Venice's visitors expect to see water–but not this much of it.
Tourists have been wading through waterlogged cafes and swimming across St. Mark's Square after heavy rainfall caused some of the famous Italian city's worst floods in years.
Authorities say 70 percent of Venice is underwater, according to Reuters. Water levels rose as much as 5 feet above average yesterday, which makes it the city's sixth-worst flood on record.
It was caused by a combination of heavy rain and strong winds, which drove water into the lagoon on which Venice is built and created a storm surge, Deutsche Welle said.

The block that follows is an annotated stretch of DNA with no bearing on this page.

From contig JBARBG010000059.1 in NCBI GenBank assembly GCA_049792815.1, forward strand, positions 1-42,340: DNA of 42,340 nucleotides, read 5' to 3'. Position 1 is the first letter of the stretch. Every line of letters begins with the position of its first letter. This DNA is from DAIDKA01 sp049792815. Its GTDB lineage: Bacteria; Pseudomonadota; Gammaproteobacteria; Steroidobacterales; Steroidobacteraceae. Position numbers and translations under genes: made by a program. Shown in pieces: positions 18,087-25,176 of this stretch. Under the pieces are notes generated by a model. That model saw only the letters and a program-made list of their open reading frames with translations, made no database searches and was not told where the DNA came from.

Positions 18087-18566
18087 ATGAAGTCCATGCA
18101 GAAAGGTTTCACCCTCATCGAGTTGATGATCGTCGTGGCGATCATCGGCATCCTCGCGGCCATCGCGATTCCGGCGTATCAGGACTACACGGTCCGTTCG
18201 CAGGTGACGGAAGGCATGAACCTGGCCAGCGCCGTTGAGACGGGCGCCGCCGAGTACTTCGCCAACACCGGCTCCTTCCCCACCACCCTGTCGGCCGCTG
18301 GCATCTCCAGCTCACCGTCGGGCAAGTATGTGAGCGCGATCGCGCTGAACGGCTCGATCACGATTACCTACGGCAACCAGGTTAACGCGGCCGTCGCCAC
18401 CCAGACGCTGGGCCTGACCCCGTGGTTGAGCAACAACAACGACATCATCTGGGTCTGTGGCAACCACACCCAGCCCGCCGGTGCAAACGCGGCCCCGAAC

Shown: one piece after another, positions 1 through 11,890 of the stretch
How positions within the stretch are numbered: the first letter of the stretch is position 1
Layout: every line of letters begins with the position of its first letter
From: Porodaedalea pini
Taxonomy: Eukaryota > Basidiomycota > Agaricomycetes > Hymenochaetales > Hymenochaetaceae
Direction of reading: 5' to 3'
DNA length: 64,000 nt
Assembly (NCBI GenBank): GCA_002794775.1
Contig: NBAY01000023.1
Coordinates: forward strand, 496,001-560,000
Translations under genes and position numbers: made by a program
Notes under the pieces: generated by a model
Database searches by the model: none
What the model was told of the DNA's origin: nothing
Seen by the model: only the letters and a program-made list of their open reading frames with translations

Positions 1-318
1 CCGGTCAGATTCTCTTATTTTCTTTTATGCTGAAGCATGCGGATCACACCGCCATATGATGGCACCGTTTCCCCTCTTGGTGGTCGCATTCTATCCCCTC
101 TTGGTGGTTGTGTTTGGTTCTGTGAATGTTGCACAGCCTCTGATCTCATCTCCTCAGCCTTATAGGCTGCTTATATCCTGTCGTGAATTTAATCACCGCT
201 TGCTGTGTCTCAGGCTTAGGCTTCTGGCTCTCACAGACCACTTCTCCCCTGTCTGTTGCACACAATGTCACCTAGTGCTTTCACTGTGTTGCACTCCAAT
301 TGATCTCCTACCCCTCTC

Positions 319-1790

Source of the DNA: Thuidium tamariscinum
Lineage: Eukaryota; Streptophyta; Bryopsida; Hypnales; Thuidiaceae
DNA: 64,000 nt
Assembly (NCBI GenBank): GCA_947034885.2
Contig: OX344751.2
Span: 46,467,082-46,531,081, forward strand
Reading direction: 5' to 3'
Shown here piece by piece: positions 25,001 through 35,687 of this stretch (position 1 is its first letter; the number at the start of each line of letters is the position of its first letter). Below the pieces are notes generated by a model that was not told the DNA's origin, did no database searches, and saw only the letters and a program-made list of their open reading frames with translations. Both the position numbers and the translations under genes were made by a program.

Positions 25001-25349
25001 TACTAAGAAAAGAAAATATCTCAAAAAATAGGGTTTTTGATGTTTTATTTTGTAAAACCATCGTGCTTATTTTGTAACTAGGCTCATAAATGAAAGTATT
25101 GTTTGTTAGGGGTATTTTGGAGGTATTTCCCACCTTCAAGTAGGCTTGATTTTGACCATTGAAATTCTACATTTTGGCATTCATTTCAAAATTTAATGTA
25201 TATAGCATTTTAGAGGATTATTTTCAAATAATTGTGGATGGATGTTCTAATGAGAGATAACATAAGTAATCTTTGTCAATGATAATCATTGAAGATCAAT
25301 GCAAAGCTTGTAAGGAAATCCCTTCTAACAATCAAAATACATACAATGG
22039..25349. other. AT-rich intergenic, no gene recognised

The same bad weather caused floods and mudslides across northern Italy, according to Agence France-Presse, with some 200 people evacuated from parts of Tuscany.
Even before the storm, Venetian waters have been higher than normal for more than two weeks now. The seasonal "acqua alta," or high water, periodically occurs when high tides coincide with strong prevailing winds.
The city's environmental officials have also blamed the flooding on rising sea levels caused by global warming, Reuters said.
The city is also sinking at a rate of about 2mm a year, which scientists put down to the constant extraction of water from below ground.
A system of floating dams designed to protect Venice from high waters is currently under construction, at a cost of around €6 billion ($7.8 billion). It is due to be completed within the next four years.
See how Venice is coping with these latest floods, courtesy of the Guardian: